by Broderick Perkins
(7/22/2011) Erate Exclusive - The booming rental market has prompted a new quarterly report on markets yielding the best investments in the single-family home (SFH) rental sector.
The effort comes on the heels of the National Multi-Housing Council's (NMHC) latest "Quarterly Survey of Apartment Market Conditions" for the first quarter this year, which found the so-called "Market Tightness Index," at 90.
That's as high as it's ever been, with nearly 80 percent of surveyed apartment firm executives reporting tighter markets (higher rents, fewer vacancies), according to the survey.
But that's just the apartment sector of the rental market. The SFH rental market is likewise enjoying a similar boom, according to the first-ever quarterly "HomeVestors-Local Market Monitor Best Markets to Invest in Rental Property (BMIRP)" report.
BMIRP estimates that approximately 14 percent of single-family homes in the nation are retained as rental properties and the two companies say there is no other regularly produced, reliable national ranking of hot SFH rental markets.
HomeVestors of America, Inc., is a franchisor also known as WeBuyUglyHouses.com. Its franchisees buy hard-to-sell, distressed properties for cash, rehabilitate them and then re-sell ("flip") and or rent the homes.
Returning stressed properties to the market removes blight, helps reduce crime and improves communities, while providing affordable housing opportunities for first-time homebuyers and renters.
Local Market Monitor, is a real estate market number cruncher offering statistical analyses and forecasts.
BMIRP reports the expected performance of single-family rental homes and produces a list of the 100 top markets.
BMIRP rankings show the extra return, or risk-return premium, that an investor must demand from a rental property in a local market. The risk-return premium can be added to the regular capitalization rate to produce a risk-adjusted cap rate at full occupancy for a local market.
The return can be rental income cash flow, appreciation or both. Risks include the potential for future home-value drops.
The ranking is calculated based on three-year forecasts of home prices (reflecting underlying home-price appreciation potential) and gross rents (as a proxy for potential investor cash flow).
"We're pleased to have developed this ranking system with Local Market Monitor to help investors in single-family rental property identify opportunities and gauge potential local market investment performance relative to the national average and other markets," said David Hicks, co-president of HomeVestors of America, Inc.
Like other real estate market analyses, forecasts and market ranking reports, BMIRP is no guarantee of how a given investment will actually pan out.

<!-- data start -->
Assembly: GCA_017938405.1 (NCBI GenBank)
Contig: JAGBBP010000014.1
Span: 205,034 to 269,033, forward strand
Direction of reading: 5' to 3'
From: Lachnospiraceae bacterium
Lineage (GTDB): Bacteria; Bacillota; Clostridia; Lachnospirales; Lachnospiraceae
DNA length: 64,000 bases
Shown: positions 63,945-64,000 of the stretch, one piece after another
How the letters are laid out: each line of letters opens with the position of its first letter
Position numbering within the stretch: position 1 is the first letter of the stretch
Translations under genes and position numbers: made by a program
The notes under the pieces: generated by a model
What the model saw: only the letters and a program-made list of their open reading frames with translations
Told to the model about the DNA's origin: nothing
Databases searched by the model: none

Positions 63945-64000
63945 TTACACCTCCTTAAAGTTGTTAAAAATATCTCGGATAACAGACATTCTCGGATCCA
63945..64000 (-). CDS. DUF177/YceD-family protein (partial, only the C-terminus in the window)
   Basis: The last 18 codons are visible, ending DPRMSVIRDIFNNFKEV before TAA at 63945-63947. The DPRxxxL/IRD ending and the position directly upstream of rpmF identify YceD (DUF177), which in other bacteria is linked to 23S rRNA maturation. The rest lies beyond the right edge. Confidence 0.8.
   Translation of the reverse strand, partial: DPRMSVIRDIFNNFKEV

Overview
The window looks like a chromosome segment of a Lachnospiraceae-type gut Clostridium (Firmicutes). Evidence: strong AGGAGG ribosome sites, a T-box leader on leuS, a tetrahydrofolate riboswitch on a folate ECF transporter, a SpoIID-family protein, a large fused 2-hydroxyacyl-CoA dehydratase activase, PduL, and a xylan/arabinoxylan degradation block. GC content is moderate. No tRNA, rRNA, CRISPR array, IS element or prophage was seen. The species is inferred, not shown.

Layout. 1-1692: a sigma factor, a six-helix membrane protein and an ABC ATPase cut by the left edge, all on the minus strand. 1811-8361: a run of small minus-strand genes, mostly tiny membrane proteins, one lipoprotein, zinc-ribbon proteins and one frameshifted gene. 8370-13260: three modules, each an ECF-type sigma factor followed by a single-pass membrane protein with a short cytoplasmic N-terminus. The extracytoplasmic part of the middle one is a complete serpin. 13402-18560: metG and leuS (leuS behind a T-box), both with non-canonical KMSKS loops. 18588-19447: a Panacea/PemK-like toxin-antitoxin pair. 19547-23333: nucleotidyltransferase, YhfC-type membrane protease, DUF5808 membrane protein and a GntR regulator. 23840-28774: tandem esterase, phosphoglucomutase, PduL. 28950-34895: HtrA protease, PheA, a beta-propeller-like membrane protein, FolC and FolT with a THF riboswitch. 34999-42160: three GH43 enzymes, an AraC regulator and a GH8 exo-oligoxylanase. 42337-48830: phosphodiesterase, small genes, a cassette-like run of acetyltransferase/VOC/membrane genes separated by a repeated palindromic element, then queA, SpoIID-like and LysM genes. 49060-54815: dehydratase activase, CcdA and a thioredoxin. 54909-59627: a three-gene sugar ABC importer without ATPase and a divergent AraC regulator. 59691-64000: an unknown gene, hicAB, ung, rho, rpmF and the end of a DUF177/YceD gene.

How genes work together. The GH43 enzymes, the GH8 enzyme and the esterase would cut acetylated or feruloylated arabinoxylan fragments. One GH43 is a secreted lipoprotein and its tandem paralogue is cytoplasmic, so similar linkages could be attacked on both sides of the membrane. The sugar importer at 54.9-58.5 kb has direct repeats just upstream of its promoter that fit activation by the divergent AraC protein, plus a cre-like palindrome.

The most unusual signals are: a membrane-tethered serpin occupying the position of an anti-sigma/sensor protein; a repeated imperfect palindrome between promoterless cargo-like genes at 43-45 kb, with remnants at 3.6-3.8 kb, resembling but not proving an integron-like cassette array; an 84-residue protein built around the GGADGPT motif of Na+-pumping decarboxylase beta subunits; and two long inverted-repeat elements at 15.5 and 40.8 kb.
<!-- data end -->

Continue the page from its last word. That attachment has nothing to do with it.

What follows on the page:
"It is an objectively determined analytic tool intended to help inform real estate investors interested in property investment opportunities," according to HomeVestors.
The highest BMIRP ratings are in markets where home prices have fallen substantially, including Las Vegas, Detroit, Tampa and Phoenix. Home prices in these markets are below-average, making turning empty homes into viable rental properties relatively easy, according to HomeVestors.
However, the top BMIRP markets come with the extra risk of high vacancy rates -- 12 percent in Las Vegas, 19 percent in Detroit, 9 percent in Tampa, and 13 percent in Phoenix.
A closer looks reveals other factors common to top BMIRP locations. For example: • Las Vegas — Jobs continue to dwindle, unemployment stands at 12 percent, home prices are down 45 percent and rents are off 10 percent since the peak in 2006. Much of the large workforce in Sin City's casino industry consists of renters. The home ownership rate is a low 55 percent.
• Detroit — The recession bottomed out a year ago in Motor City and unemployment remains high at 11 percent. The population is down 4 percent since 2006.
• Tampa — Cigar City home prices fell 10 percent in the last year due to the over-supply of investment properties built during boom times in this retirement town. There is some renewed service industry job growth, but home ownership is down 5 percent since 2007. • Phoenix — In a city rising again, jobs are growing after a very deep recession. Population growth is up 8 percent since 2006. Still a bit singed, The Valley of the Sun suffers home prices 40 percent below 2006 levels and rents down 8 percent, during the same period.
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